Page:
OMG tutorial 2.zip [3 MiB]
Downloaded 204 times

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 Post subject: Re: Sculpture Framed Fractal Relief images
PostPosted: Thu Jan 08, 2015 3:16 pm  (#2) 
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Nice one, two in a row. :bigthup

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 Post subject: Re: Sculpture Framed Fractal Relief images
PostPosted: Thu Jan 08, 2015 5:01 pm  (#3) 
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Thank you so much OMG, you have worked so much and I appreciate so much your effort to make your two first tutorials. I'll do it the first one tomorrow.
They are great! Thanks, :jumpclap

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 Post subject: Re: Sculpture Framed Fractal Relief images
PostPosted: Fri Jan 09, 2015 6:10 am  (#4) 
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Here my first outcomes, OMG, I've enjoyed doing it so much! No problem following your tutorial, that is fantastic!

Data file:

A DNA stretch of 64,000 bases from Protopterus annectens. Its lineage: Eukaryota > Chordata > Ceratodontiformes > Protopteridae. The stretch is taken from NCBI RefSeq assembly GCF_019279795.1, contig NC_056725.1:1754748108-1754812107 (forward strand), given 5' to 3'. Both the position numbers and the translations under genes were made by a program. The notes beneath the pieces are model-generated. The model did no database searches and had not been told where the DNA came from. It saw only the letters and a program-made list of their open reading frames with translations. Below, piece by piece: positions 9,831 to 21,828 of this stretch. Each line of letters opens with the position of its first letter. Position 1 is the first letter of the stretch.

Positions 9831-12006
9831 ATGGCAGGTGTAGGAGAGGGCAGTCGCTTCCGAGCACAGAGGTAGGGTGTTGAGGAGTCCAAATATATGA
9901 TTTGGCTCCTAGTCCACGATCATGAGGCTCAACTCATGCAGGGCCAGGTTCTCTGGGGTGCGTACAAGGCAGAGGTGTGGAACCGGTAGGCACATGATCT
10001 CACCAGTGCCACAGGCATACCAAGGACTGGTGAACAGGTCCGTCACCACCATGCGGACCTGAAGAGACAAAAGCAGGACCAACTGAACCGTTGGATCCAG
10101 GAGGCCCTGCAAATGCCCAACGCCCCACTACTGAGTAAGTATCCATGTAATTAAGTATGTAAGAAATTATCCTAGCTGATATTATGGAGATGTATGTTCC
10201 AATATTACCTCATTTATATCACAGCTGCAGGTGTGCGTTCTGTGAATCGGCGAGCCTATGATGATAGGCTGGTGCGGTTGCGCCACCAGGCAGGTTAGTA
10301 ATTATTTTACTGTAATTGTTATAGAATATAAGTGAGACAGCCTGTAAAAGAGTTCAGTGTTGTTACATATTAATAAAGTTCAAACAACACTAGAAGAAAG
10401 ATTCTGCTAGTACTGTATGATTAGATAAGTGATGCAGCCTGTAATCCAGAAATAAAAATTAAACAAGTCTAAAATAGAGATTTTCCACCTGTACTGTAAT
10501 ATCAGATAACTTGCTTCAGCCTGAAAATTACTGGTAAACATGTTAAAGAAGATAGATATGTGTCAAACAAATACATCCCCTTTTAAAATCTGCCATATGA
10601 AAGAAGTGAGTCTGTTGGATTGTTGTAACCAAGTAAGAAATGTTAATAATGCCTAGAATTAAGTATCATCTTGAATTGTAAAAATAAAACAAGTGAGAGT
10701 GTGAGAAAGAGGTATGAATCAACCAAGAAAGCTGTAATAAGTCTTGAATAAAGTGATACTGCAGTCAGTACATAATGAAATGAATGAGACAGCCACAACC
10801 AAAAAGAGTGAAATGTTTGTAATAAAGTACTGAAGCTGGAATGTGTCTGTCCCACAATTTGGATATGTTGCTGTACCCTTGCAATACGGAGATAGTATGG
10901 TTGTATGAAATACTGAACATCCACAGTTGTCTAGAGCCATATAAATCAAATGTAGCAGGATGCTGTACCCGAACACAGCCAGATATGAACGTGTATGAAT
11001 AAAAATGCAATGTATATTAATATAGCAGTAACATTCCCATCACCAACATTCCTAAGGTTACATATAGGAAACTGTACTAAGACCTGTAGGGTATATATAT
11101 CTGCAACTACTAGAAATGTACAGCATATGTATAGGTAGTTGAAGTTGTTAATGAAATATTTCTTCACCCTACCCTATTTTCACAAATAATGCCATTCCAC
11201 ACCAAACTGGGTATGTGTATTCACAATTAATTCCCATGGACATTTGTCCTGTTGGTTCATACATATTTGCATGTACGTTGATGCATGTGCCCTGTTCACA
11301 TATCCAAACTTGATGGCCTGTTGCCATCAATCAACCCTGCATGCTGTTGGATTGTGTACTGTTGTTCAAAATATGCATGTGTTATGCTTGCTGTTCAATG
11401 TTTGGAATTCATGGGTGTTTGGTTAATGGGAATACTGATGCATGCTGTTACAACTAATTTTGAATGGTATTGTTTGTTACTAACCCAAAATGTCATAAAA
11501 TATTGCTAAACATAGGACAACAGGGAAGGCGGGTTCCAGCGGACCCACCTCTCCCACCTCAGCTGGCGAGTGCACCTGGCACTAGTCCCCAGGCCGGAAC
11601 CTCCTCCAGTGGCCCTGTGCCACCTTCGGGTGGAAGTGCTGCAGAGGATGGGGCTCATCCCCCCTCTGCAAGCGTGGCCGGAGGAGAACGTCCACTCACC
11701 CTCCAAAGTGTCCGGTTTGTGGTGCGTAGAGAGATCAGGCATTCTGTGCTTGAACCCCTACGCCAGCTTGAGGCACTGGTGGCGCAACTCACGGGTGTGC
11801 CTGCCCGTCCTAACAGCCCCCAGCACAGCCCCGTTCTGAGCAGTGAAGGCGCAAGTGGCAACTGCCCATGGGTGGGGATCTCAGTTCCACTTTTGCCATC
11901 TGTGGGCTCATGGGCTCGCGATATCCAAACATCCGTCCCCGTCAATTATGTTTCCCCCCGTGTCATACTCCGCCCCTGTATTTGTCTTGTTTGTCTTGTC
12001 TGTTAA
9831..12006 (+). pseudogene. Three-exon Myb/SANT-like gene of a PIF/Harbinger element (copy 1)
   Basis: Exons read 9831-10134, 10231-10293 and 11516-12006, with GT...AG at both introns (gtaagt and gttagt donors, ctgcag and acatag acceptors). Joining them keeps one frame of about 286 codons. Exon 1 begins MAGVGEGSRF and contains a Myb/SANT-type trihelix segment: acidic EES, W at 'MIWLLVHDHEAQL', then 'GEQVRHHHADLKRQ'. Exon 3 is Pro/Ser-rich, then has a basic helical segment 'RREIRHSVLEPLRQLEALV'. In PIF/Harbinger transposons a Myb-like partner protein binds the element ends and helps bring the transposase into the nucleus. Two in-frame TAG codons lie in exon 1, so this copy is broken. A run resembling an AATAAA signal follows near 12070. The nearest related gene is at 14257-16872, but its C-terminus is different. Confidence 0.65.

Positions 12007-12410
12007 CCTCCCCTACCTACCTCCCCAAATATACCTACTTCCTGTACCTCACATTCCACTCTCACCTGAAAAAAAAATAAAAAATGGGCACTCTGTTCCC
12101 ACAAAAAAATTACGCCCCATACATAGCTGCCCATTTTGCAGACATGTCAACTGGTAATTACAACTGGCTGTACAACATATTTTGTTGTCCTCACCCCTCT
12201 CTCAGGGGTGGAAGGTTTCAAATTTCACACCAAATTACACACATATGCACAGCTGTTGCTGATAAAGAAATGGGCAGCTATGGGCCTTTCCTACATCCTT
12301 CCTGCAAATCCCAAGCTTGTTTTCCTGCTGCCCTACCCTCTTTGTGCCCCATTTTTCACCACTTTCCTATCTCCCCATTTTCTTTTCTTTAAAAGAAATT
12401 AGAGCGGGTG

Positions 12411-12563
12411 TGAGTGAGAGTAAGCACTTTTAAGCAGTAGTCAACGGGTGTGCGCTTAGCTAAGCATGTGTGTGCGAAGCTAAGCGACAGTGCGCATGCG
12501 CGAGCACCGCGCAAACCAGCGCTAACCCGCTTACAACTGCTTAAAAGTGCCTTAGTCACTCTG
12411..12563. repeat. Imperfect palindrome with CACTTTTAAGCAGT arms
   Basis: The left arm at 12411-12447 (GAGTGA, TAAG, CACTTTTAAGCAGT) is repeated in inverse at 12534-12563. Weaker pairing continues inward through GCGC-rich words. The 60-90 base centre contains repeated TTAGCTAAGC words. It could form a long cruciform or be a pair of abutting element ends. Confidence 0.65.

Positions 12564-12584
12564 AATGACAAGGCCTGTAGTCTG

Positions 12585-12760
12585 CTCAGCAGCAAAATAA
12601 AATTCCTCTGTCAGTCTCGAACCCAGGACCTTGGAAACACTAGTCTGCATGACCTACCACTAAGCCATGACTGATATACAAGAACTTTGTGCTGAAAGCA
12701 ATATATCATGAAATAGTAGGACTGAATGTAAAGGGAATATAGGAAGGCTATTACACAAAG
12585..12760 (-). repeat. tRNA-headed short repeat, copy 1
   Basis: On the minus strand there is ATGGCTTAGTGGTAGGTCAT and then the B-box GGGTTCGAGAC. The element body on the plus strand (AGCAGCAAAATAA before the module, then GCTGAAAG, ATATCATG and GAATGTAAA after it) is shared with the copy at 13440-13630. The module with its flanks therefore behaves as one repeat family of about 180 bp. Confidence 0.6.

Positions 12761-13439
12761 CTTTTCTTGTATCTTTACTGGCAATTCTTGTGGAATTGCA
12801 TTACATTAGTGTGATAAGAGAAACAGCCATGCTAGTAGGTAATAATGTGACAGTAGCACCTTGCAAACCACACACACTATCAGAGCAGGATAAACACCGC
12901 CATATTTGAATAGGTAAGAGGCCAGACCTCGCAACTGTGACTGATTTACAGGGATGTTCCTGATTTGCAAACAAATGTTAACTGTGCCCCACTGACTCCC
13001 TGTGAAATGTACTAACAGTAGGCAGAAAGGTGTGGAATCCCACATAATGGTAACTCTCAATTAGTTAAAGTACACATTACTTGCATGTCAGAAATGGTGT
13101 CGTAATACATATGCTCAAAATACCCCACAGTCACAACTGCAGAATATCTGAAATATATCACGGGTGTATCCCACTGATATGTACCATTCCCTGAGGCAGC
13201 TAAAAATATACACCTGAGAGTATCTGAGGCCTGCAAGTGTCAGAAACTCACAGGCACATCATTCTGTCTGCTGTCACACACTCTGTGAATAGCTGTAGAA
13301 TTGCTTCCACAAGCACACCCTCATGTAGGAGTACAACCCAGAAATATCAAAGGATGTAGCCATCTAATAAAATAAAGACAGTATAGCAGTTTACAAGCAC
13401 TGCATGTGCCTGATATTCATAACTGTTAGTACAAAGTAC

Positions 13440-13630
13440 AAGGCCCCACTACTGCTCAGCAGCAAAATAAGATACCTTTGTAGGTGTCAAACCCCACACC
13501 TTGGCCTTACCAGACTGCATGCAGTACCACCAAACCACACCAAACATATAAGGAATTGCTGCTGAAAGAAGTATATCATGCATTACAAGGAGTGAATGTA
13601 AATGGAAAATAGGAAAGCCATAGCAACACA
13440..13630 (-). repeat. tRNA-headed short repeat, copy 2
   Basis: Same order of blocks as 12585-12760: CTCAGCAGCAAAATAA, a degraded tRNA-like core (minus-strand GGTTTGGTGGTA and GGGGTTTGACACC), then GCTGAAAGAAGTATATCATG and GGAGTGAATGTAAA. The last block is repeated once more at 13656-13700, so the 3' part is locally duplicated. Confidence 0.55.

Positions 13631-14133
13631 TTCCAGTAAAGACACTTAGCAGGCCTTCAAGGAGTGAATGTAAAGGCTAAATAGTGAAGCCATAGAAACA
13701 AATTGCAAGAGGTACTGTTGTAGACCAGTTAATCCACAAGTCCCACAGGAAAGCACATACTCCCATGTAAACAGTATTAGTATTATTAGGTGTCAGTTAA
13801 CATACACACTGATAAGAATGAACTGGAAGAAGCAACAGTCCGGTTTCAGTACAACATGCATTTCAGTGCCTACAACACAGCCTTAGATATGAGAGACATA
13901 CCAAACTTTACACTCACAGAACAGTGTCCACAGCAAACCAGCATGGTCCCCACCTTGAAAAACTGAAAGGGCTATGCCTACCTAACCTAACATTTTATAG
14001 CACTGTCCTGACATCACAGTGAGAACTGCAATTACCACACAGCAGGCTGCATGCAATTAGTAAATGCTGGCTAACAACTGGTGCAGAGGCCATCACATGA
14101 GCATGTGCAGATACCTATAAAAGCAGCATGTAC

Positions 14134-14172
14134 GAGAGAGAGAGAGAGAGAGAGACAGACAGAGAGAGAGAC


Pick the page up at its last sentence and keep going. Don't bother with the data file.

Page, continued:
Thank you again. :hi5 :jumpclap


Attachments:
Project2 Fractal1.JPG
Project2 Fractal1.JPG [ 513.87 KiB | Viewed 3949 times ]
Project2 Fractal2.JPG
Project2 Fractal2.JPG [ 578.23 KiB | Viewed 3949 times ]
Project2 Fractal3.JPG
Project2 Fractal3.JPG [ 405.6 KiB | Viewed 3949 times ]

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"Your vision becomes clearer only when you look into your heart. Who looks outside, dreams. Who looks inside, awakens". Carl G. Jung.
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 Post subject: Re: Sculpture Framed Fractal Relief images
PostPosted: Sat Jan 10, 2015 12:39 am  (#5) 
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@Isabella - thank you for your comments but its really thanks to you for persuading me to do the tut!!

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 Post subject: Re: Sculpture Framed Fractal Relief images
PostPosted: Sat Jan 10, 2015 3:31 am  (#6) 
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Thank you for the tut OMG although I didn't get the same result
My original image
Image
So I applied emboss image
Image

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 Post subject: Re: Sculpture Framed Fractal Relief images